7. Sacha Baron Cohen, Harvard, 2004

The speech started with Baron Cohen walking up to the podium sporting his character Ali G’s trademark red sweatsuit and beanie. It ended with Cohen in the handcuffs of a Harvard University Police Department officer (the arrest was fake).

Transcripts from Ali G’s teleprompter include faux-gangster slang like, “U iz clever and quite fly, if u don’t mind me sayin,” and “Normally da only public-speaking that me does is to 12 people.” Ali G wasn’t awarded any honorary degrees, but it’s not that Sacha Baron Cohen needed one: the comedian/actor is a Cambridge University alumnus.

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Paradise Found Around, YouTube
A Very Special History of The More You Know
Paradise Found Around, YouTube
Paradise Found Around, YouTube

For the past 29 years, NBC has devoted a portion of airtime that could otherwise be sold for substantial advertising dollars to provide brief reminders about basic human decency, teen issues, and social controversies. Efficiently packaged in 30-second increments and featuring recognizable faces, The More You Know campaign has become synonymous with lessons in ethics. Wrap up a serious conversation with your kid about drug use and they’re likely to respond by humming the campaign’s theme song. (“Da-da-da-dahhh.”)

But how did the network find itself the messenger for these widely celebrated (and widely parodied) spots? And did they really have any impact?

 
 

The idea of a public service announcement—a philanthropic use of airtime on television or radio to serve a greater good—started in the United States back in the 1940s, when stations allocated some of their commercial or program time to remind people about the war efforts under the guidance of the newly-formed War Advertising Council. The idea had been imported from the UK, which had long featured film reels on public safety tips, like how to cross a road. PSAs relied on truncated, catchy messages (“Loose lips sink ships”) to impart ideas with the limited time they had available.

After the Allied victory, the War Advertising Council became the Ad Council, and the scope of their mission changed from world-altering events to comparatively mundane topics. Aligned with mandates from the Federal Communications Commission (FCC), public service announcements attempted to balance special interests with objective information. In the late 1960s, for example, the FCC’s Fairness Doctrine took aim at tobacco advertising, with one PSA on the dangers of the habit airing for every three cigarette spots. The number of smokers in the U.S. actually declined before the FCC banned such advertising from airwaves altogether in 1971.

By the 1980s, the major networks (ABC, NBC, CBS) narrowed their PSA efforts by giving them a unique identity. ABC’s Schoolhouse Rock was among the most popular, using catchy songs to illustrate points about government or science. NBC aired One to Grow On, a series of cautionary messages about everything from chewing tobacco to finishing your homework, with Mr. T. and Michael J. Fox sharing their scripted wisdom.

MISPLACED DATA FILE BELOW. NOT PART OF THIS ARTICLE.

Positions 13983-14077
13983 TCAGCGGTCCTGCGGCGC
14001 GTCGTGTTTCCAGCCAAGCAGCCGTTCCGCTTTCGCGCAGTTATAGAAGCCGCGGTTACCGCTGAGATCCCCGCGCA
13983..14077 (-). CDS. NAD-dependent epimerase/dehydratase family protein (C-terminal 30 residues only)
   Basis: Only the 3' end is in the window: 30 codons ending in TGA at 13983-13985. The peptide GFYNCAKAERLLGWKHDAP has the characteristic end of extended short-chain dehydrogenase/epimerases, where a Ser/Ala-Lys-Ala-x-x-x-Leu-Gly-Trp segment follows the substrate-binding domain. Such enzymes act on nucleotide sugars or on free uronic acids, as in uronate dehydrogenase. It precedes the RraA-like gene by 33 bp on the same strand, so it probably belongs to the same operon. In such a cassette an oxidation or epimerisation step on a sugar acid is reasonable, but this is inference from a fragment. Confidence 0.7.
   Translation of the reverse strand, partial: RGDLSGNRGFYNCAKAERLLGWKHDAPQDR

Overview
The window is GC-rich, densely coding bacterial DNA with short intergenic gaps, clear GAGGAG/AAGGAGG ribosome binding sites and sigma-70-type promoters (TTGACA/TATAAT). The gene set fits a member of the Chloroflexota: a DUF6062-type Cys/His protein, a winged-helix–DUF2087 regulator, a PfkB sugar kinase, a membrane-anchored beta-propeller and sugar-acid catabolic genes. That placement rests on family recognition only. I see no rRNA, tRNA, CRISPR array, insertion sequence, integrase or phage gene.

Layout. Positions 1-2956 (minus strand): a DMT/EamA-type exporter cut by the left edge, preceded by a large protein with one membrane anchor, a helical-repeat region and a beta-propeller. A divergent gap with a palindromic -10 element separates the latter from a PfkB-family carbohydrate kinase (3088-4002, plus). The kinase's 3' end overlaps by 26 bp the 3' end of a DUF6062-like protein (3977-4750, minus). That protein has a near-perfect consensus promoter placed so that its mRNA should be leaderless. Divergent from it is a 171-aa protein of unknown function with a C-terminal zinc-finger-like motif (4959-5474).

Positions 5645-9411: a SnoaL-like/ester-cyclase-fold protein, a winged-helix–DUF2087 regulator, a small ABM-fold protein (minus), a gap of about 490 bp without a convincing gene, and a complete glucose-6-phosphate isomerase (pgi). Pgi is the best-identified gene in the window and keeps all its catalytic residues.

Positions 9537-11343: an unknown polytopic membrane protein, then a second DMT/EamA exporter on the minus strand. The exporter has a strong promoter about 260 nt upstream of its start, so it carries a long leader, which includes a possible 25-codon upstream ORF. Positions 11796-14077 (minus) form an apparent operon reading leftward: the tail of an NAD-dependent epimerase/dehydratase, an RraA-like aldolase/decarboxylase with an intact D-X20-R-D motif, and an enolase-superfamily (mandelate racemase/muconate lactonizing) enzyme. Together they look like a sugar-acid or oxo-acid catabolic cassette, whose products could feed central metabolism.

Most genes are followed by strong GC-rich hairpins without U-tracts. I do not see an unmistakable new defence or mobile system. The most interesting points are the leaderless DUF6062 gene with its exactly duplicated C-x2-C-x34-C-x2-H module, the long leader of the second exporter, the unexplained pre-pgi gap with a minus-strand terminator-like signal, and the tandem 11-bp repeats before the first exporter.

In the late 1980s, Rosalyn Weinman, NBC's vice president of broadcast standards and practices, was approached by several nonprofit educational groups to see if the network might want to get involved in raising awareness for the teacher shortage affecting the country. Weinman reached out to former NBC creative director-turned-ad executive Steve Lance, gave him a slogan (“The More You Know”), and asked him to produce five test spots centered around the importance of teachers and education. While NBC wasn't crazy about the campaign, Weinman had support from her own team and from some marketable names working for the network.

“She said she had a few stars of NBC series willing to do PSAs. What I absolutely didn’t want to do was a talking-head campaign," Lance tells Mental Floss of not wanting to shoot videos where actors would stand or sit on a spare set and deliver their message. "Talking heads were absolute death.”

Instead, Lance wrote a series of spots focusing on bolstering the public perception of teachers by acknowledging famous educators throughout history like Aristotle and Albert Einstein and stretching Weinman’s slogan to “The more you know, the more you can teach.” Miami Vice co-star Saundra Santiago appeared in one of the spots, which began airing in 1989; so did news anchors Tom Brokaw and Deborah Norville, as well as L.A. Law co-stars Michael Tucker and Jill Eikenberry.

To help give the campaign a visual identity, Lance was paired with Steve Bernstein, a graphic designer who came up with the shooting star illustration that signaled the end of the segment. Bernstein tells Mental Floss he wondered why NBC was reaching out to freelancers rather than in-house employees. "Nobody else [at NBC] would do it," he says. "They were too busy, so Rosalyn had to go outside the network." Bernstein came up with a star that fit neatly under the "W" in the slogan.